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  • * 07/16/96 * ##
  • Transcript

    • 1. Woodland Creation in theYorkshire Dales National Park.
    • 2. Tie a yellow ribbon What types of woodlands do we plant in the National Park? What type of woodland do we have in the National Park?
    • 3. Tie a yellow ribbon What types of trees are found in the National Park?
    • 4. Used as a punishment Large trees Common Alder Ash Elm Wild Cherry Small leaved lime Pendunculate Oak Sessile Oak Crack Willow White Willow
    • 5. Small trees Downy birch Silver birch Bird Cherry Crab Apple Field Maple Holly Rowan Whitebeam Goat Willow Hazel
    • 6. Light green colour
    • 7. Shrubs Blackthorn, Broom, Dogwood, Elder, Gorse, Guelder Rose Hawthorn, Honeysuckle Osier, Wild privet Grey Willow, Purple willow Juniper
    • 8. A nutty girl Non native trees that are important Sycamore Beech Sitka Spruce Larch Scots Pine Endless list of exotic species
    • 9. These species make up the majority of the tree cover within the Dales.
    • 10. Where do you find these trees and how are they grouped together?
    • 11. Ancient Semi Natural WoodlandThere are 25 categorised woodland communities (NVC) in the UK. 18 are found in the Dales along with the majority of sub communities. 7 are absent (2 are confined to Scotland, 2 are lowland willow carr, 3 are scrub communities)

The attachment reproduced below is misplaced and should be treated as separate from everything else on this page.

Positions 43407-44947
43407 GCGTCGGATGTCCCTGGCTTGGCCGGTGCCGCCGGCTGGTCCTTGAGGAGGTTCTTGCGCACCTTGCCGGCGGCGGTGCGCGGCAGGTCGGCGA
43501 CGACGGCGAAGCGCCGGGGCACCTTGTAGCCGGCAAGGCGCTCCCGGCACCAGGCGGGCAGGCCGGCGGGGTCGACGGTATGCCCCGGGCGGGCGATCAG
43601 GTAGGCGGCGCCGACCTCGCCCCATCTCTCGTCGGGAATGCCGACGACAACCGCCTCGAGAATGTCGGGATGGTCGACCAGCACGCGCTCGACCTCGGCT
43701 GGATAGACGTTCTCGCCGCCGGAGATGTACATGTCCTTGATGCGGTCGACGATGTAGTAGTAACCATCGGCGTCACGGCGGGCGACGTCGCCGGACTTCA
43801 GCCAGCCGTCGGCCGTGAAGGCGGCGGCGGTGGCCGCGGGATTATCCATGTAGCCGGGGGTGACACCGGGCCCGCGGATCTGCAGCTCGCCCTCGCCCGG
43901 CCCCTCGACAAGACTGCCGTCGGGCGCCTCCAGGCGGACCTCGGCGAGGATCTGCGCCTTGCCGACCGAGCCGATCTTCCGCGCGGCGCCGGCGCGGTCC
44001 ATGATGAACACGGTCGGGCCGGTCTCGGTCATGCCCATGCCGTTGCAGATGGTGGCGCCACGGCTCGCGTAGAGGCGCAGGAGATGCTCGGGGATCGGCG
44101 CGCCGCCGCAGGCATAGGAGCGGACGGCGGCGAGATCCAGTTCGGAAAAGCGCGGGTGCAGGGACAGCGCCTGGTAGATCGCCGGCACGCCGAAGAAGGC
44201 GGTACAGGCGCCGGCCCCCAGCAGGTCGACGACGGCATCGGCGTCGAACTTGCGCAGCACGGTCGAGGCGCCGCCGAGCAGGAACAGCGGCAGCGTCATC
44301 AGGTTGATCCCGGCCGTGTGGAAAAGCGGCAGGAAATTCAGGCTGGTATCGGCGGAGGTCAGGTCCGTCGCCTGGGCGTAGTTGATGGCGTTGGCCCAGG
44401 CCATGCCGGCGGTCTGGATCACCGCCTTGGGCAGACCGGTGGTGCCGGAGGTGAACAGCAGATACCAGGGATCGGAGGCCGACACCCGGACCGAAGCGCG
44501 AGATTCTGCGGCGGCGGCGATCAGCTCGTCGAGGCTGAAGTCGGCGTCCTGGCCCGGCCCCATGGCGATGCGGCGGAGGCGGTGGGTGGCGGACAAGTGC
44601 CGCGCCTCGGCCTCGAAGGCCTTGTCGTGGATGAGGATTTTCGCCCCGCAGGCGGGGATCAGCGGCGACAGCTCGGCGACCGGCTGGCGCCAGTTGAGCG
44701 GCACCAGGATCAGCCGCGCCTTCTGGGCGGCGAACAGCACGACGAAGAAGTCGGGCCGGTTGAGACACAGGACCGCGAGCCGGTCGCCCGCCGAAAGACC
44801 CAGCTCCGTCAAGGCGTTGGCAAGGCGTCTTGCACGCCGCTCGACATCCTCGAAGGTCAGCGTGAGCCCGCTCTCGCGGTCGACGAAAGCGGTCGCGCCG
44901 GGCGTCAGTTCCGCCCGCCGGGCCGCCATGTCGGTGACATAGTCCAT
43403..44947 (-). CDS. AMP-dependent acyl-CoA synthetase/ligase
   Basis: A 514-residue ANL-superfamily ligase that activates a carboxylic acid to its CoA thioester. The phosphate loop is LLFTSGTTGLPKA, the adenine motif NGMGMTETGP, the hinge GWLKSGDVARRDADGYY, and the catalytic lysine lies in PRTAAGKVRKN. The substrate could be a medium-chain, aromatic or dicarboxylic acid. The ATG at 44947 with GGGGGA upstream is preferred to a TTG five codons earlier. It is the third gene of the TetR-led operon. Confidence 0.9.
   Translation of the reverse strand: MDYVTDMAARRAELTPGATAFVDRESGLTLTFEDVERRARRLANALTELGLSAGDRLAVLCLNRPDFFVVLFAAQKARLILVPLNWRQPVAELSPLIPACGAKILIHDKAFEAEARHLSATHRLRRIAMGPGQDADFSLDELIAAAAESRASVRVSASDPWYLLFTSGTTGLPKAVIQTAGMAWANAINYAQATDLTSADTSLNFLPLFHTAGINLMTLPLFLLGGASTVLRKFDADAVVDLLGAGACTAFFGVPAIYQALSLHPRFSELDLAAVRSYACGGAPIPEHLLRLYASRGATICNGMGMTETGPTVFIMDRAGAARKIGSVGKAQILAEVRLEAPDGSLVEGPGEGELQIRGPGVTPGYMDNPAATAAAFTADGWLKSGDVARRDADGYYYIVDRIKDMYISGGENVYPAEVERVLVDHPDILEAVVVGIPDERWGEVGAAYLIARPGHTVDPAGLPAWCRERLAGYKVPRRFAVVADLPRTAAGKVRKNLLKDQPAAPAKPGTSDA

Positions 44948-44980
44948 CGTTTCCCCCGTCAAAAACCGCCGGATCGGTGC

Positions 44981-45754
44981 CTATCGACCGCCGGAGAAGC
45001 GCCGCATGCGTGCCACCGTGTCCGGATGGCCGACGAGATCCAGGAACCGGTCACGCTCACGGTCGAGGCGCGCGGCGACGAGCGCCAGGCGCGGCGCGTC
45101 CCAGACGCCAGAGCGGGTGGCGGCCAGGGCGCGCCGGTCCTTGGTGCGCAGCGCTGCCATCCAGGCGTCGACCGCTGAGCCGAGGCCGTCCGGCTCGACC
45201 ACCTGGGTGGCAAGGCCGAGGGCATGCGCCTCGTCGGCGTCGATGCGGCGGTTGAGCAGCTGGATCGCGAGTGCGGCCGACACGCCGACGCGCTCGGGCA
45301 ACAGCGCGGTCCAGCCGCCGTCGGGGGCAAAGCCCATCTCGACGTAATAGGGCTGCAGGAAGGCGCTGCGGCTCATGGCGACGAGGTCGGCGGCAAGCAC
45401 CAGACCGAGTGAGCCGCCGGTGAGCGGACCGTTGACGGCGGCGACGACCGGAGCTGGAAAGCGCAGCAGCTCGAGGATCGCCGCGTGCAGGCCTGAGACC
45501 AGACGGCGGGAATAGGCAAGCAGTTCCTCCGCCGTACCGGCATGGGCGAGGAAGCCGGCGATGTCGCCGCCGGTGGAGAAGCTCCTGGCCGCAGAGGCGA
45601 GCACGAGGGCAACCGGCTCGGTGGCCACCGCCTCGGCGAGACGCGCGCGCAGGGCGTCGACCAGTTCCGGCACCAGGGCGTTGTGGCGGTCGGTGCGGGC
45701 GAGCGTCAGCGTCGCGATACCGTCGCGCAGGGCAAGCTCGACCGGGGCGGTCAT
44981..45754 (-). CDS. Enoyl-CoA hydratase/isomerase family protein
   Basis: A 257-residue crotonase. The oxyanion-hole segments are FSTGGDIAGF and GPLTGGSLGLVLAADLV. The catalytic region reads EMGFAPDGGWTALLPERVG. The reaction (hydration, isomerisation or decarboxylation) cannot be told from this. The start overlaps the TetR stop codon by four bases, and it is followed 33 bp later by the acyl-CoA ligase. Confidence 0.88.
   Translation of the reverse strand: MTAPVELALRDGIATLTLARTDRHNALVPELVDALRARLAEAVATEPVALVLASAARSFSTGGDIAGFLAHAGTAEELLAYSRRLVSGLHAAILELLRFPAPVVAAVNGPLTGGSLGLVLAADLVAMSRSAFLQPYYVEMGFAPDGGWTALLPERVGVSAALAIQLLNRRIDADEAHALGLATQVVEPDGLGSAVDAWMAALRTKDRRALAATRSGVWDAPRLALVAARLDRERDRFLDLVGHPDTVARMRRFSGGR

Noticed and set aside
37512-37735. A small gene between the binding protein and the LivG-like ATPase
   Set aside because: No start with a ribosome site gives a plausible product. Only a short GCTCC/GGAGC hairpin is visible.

• 12. Upland mixed (ash) woodland Ash Downy birch Bird cherry Rowan Hazel Sessile oak Hawthorn Wych elm Elder Alder Grey sallow Holly aspenAvoid an ash, for it courts a flash
    • 13. Wet Woodland Alder Ash Downy birch Oak Rowan Holly Willow Hazel hawthorn
    • 14. Light green colour
    • 15. Upland oak woodland Sessile oak Downy birch Rowan Holly Aspen Hazel Hawthorn juniper“Nibble a hawthorn leaf to stop your tummy rumbling”
    • 16. Scrub JuniperDowny birch Rowan(scots pine)
    • 17. A nutty girl Two species that have had an impact on new woodland planting. Black Grouse Red Squirrel Amend the existing planting mix to benefit these species.
    • 18. Many different plants and animals are associated with these three types of woodland.The most important woodland type thatwe have is the upland ash woodlandNationally recognised as importantfor the assemblage of plantsassociated with the woodland
    • 19. Total woodland cover• ASNW – 0.84%• PAWS sites – 0.23%• Other types of broadleaved woodland – 1.06%• Conifer plantations – 1.94%
    • 20. At the seaside How much Ancient Semi NaturalWoodland have we got in the YDNP? Not a lot 0.84% or 1480ha Hay Meadows – 1.6% Limestone pavements – 0.8%